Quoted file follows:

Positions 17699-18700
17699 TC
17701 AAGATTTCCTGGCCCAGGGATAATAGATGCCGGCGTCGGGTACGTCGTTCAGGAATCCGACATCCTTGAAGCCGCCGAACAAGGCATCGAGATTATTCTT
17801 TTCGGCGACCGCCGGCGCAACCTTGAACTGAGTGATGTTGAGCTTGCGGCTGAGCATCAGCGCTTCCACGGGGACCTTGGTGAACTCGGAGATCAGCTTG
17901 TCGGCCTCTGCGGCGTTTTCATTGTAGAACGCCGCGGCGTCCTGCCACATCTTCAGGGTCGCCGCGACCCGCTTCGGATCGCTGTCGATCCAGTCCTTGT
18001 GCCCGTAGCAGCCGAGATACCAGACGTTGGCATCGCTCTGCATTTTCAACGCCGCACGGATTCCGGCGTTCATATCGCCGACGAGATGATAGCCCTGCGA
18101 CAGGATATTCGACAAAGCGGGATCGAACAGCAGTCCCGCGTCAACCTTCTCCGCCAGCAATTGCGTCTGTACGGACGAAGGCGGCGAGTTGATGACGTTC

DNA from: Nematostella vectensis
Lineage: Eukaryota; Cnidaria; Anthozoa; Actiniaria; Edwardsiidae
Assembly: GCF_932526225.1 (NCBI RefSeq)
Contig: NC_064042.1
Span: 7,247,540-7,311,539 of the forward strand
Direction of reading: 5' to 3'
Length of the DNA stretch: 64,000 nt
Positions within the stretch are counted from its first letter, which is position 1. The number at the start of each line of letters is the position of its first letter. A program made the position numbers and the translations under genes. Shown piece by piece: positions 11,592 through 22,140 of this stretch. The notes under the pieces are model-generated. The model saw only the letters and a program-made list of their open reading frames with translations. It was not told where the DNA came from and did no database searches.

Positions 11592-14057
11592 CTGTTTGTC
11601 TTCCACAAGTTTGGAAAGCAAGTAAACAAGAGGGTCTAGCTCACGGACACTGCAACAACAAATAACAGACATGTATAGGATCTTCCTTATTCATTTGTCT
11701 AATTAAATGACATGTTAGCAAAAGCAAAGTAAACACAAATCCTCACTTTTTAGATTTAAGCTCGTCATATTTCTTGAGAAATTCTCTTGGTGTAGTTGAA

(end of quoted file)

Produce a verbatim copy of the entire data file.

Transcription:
Positions 17699-18700
17699 TC
17701 AAGATTTCCTGGCCCAGGGATAATAGATGCCGGCGTCGGGTACGTCGTTCAGGAATCCGACATCCTTGAAGCCGCCGAACAAGGCATCGAGATTATTCTT
17801 TTCGGCGACCGCCGGCGCAACCTTGAACTGAGTGATGTTGAGCTTGCGGCTGAGCATCAGCGCTTCCACGGGGACCTTGGTGAACTCGGAGATCAGCTTG
17901 TCGGCCTCTGCGGCGTTTTCATTGTAGAACGCCGCGGCGTCCTGCCACATCTTCAGGGTCGCCGCGACCCGCTTCGGATCGCTGTCGATCCAGTCCTTGT
18001 GCCCGTAGCAGCCGAGATACCAGACGTTGGCATCGCTCTGCATTTTCAACGCCGCACGGATTCCGGCGTTCATATCGCCGACGAGATGATAGCCCTGCGA
18101 CAGGATATTCGACAAAGCGGGATCGAACAGCAGTCCCGCGTCAACCTTCTCCGCCAGCAATTGCGTCTGTACGGACGAAGGCGGCGAGTTGATGACGTTC

DNA from: Nematostella vectensis
Lineage: Eukaryota; Cnidaria; Anthozoa; Actiniaria; Edwardsiidae
Assembly: GCF_932526225.1 (NCBI RefSeq)
Contig: NC_064042.1
Span: 7,247,540-7,311,539 of the forward strand
Direction of reading: 5' to 3'
Length of the DNA stretch: 64,000 nt
Positions within the stretch are counted from its first letter, which is position 1. The number at the start of each line of letters is the position of its first letter. A program made the position numbers and the translations under genes. Shown piece by piece: positions 11,592 through 22,140 of this stretch. The notes under the pieces are model-generated. The model saw only the letters and a program-made list of their open reading frames with translations. It was not told where the DNA came from and did no database searches.

Positions 11592-14057
11592 CTGTTTGTC
11601 TTCCACAAGTTTGGAAAGCAAGTAAACAAGAGGGTCTAGCTCACGGACACTGCAACAACAAATAACAGACATGTATAGGATCTTCCTTATTCATTTGTCT
11701 AATTAAATGACATGTTAGCAAAAGCAAAGTAAACACAAATCCTCACTTTTTAGATTTAAGCTCGTCATATTTCTTGAGAAATTCTCTTGGTGTAGTTGAA